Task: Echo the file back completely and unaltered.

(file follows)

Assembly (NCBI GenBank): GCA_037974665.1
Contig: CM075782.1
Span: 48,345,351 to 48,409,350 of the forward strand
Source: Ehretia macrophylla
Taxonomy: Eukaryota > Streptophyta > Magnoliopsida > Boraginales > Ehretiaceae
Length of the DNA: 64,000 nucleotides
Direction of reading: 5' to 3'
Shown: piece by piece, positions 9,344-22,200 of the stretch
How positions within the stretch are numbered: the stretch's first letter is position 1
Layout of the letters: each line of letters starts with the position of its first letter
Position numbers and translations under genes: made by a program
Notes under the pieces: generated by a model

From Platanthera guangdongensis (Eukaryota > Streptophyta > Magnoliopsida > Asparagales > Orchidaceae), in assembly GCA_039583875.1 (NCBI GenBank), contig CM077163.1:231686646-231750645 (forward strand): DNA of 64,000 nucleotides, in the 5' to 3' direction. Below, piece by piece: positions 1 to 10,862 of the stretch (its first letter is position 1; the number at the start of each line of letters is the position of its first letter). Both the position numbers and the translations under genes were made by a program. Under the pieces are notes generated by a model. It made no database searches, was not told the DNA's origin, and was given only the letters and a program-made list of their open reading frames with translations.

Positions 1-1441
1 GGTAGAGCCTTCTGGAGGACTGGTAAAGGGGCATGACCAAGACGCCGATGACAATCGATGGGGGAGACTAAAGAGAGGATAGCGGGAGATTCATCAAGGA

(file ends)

Assembly (NCBI GenBank): GCA_037974665.1
Contig: CM075782.1
Span: 48,345,351 to 48,409,350 of the forward strand
Source: Ehretia macrophylla
Taxonomy: Eukaryota > Streptophyta > Magnoliopsida > Boraginales > Ehretiaceae
Length of the DNA: 64,000 nucleotides
Direction of reading: 5' to 3'
Shown: piece by piece, positions 9,344-22,200 of the stretch
How positions within the stretch are numbered: the stretch's first letter is position 1
Layout of the letters: each line of letters starts with the position of its first letter
Position numbers and translations under genes: made by a program
Notes under the pieces: generated by a model

From Platanthera guangdongensis (Eukaryota > Streptophyta > Magnoliopsida > Asparagales > Orchidaceae), in assembly GCA_039583875.1 (NCBI GenBank), contig CM077163.1:231686646-231750645 (forward strand): DNA of 64,000 nucleotides, in the 5' to 3' direction. Below, piece by piece: positions 1 to 10,862 of the stretch (its first letter is position 1; the number at the start of each line of letters is the position of its first letter). Both the position numbers and the translations under genes were made by a program. Under the pieces are notes generated by a model. It made no database searches, was not told the DNA's origin, and was given only the letters and a program-made list of their open reading frames with translations.

Positions 1-1441
1 GGTAGAGCCTTCTGGAGGACTGGTAAAGGGGCATGACCAAGACGCCGATGACAATCGATGGGGGAGACTAAAGAGAGGATAGCGGGAGATTCATCAAGGA